I cannot stress this enough, TAKE PRACTICE EXAMS!! I took 7, but you could make your own practice tests of sorts by timing yourself with the various AAMC passage-based questions if you would like more practice. This is a test of knowledge but also a test of critical thinking and endurance. By taking practice tests, you are learning how to navigate passages and how to understand the types of questions being asked. You also get practice sitting and working hard for seven hours. Staring at a computer screen for that long is very difficult and exhausting, so you have to train yourself to get used to that. I know taking 7 practice exams sounds extremely painful (and I don’t disagree with that statement), but I think that dedication really paid off in the end. I would also recommend to take a practice exam on one day, and then spend the next day or two reviewing the questions. Like with the passage-based questions, note any topics that could use a review.

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This is a sample monthly calendar that I created for myself. Each day normally had material to learn, material to review, and opportunities to practice.

Final Thoughts

These were the main ways that I studied for the MCAT. During the whole process, I adapted my schedule as I went along. I suggest that you all be flexible with your schedule too because as you study, you will start to learn what works for you. Also, as hard as this may be, DO NOT compare yourself to others during this process. Take the MCAT when you feel ready. Study in ways that you are comfortable with. Focus on how you are doing on the practice exams. Other people should be there to support you and lift you up—not to make you feel intimidated. When you finally reach test day, just be confident in the fact that you did all you could do to prepare. Have faith in your abilities, and you will do great! The MCAT was tough and exhausting, but I see it as a crucial step in pursuing my goals. So if you approach it as an opportunity, rather than a roadblock, I think you will have a lot more peace about this exam. Good luck to anyone who is studying for the MCAT. If you have further questions, comment down below, and I will gladly answer them 🙂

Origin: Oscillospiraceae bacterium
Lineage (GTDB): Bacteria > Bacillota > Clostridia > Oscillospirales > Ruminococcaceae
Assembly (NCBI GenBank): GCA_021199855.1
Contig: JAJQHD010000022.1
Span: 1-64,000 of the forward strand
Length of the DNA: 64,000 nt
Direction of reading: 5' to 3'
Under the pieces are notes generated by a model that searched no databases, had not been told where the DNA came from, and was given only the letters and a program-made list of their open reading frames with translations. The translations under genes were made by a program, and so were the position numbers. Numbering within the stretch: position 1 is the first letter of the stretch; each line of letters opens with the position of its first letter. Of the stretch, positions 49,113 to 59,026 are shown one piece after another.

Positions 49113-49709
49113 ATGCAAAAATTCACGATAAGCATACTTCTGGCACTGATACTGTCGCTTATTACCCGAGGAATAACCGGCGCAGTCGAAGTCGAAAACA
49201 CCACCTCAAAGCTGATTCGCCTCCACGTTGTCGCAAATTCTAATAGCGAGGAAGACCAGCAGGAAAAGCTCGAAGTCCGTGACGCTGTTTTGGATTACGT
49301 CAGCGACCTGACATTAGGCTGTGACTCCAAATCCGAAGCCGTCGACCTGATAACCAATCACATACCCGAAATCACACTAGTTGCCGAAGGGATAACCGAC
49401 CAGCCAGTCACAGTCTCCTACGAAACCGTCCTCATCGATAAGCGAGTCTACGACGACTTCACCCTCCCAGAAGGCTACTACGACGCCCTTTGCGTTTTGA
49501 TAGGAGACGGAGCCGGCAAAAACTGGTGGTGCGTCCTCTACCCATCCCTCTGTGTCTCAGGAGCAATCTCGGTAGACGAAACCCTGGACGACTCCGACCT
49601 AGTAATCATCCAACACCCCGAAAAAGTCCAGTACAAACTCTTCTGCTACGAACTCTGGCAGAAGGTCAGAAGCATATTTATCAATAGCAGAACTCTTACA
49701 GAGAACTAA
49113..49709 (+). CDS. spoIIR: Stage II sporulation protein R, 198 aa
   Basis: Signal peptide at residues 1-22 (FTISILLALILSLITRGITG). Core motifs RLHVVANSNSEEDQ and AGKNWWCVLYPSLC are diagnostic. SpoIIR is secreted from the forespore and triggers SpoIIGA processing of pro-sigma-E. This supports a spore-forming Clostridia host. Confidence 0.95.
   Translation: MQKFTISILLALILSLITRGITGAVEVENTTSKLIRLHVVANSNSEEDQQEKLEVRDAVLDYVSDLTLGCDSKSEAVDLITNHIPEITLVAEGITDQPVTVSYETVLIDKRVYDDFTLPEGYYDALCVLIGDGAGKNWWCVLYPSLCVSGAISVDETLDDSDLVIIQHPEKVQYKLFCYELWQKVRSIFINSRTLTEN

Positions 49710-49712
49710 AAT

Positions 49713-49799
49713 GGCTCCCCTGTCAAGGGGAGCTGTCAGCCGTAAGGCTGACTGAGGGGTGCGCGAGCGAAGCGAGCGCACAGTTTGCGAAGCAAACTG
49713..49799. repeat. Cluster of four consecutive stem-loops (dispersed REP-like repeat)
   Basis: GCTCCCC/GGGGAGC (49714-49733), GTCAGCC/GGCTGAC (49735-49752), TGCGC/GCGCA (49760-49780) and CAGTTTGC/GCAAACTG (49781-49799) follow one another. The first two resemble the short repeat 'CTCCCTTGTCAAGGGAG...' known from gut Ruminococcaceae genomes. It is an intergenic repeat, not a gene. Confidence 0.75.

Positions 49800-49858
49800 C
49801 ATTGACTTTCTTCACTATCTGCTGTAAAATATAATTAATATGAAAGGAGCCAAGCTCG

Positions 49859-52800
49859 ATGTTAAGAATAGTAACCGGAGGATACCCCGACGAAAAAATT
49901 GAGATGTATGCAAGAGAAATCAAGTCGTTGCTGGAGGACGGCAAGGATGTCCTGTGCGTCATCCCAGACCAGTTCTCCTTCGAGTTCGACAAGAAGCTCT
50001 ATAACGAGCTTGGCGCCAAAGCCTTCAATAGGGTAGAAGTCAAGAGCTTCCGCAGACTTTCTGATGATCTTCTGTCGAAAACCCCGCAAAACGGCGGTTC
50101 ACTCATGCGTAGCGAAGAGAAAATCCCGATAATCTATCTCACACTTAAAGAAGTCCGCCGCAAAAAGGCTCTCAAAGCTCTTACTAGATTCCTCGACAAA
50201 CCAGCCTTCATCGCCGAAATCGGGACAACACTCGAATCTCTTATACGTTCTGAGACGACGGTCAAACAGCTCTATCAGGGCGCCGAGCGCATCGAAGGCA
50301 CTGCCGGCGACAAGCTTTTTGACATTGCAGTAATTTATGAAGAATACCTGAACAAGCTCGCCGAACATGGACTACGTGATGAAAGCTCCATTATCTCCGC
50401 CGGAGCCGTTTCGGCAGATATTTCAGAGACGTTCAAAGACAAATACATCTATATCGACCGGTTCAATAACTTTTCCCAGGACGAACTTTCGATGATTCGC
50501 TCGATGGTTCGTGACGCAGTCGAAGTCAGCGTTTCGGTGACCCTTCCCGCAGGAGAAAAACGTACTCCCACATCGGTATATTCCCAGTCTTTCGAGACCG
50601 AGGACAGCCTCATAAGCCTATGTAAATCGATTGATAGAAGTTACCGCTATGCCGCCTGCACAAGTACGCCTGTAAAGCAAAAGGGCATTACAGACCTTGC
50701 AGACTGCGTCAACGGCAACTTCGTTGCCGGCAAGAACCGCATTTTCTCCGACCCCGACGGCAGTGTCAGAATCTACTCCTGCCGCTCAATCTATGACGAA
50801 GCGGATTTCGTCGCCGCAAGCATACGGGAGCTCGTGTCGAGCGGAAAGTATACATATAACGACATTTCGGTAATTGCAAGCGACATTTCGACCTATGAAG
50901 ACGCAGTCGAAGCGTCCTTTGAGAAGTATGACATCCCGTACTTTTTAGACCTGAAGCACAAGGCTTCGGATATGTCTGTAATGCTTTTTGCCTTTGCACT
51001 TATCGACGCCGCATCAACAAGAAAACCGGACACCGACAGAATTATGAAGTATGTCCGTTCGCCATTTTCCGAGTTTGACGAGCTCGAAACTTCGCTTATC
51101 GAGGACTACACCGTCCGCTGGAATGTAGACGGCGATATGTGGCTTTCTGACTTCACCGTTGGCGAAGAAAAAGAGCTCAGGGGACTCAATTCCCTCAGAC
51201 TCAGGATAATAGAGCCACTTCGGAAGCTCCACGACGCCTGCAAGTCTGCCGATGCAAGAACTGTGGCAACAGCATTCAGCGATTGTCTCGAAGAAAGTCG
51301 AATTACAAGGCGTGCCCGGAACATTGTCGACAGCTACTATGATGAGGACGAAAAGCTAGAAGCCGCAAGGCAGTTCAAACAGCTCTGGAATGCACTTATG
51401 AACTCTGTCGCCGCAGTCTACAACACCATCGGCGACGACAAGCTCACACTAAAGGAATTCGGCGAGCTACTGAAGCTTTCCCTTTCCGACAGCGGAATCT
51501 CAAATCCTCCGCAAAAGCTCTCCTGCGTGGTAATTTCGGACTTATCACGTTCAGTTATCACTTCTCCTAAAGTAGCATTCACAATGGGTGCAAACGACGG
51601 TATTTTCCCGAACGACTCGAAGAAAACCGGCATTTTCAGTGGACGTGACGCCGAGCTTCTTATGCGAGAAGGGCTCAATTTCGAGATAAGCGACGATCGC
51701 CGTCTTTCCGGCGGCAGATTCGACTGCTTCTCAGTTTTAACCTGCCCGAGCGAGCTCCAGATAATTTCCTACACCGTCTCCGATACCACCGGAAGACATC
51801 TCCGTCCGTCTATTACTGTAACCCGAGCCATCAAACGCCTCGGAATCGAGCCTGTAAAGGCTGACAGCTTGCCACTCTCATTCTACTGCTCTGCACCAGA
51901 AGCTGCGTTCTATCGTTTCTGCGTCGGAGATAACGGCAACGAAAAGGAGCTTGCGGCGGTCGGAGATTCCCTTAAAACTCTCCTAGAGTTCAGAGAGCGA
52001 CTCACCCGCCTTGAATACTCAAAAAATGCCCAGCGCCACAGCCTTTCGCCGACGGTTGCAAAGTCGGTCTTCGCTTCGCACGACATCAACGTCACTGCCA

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This was how I chose to celebrate after the MCAT exam. Do something fun to relax afterwards!

 

Lots of love,

Hannah

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Every Moment Matters: Tips for Time Management

 

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A new year means new goals for everyone, right? I know as a college student, having better time management and increasing productivity are goals I constantly strive for. While I am a real person who does have days with zero motivation, I have to say that in general,  I have succeeded with my time management and productivity, so much so that my friends look to me as a model for how they should be structuring their days. So today, I’d like to share with you my top time management and productivity tips so that 2017 can be a productive year with as much happiness and as little stress as possible.

Balance

The key to time management and productivity is realizing that all of your time should not be spent on work. For me personally, I think your day should be split into quiet time, work time, and you time. Quiet time is a time to think, read, reflect, and to just be still. Work time is to obviously work. Finally you time is time  to relax, hang out with friends, and do the activities that you enjoy doing. I truly believe that part of your day needs to be spent not working. Some people say they can camp out in the library all day and study, but that is false. People need breaks to refresh their minds. I find that if you create this balance, you can work more effectively during your study time and therefore, get more accomplished in a shorter period of time.

Prepare the Night Before

Before I go to bed, I prep for the following day. That is, I gather all the materials that I will need for the next day and I will make a to do list. For instance, if I know that I won’t have time to come back to the dorm at all the next day, I might pack a lunch/snacks, put together a workout bag, and gather any books or homework that I need. That way, I will have everything I need with me, and I don’t have to waste time walking back to my dorm to go get something I forgot.

To-Do Lists/ Planners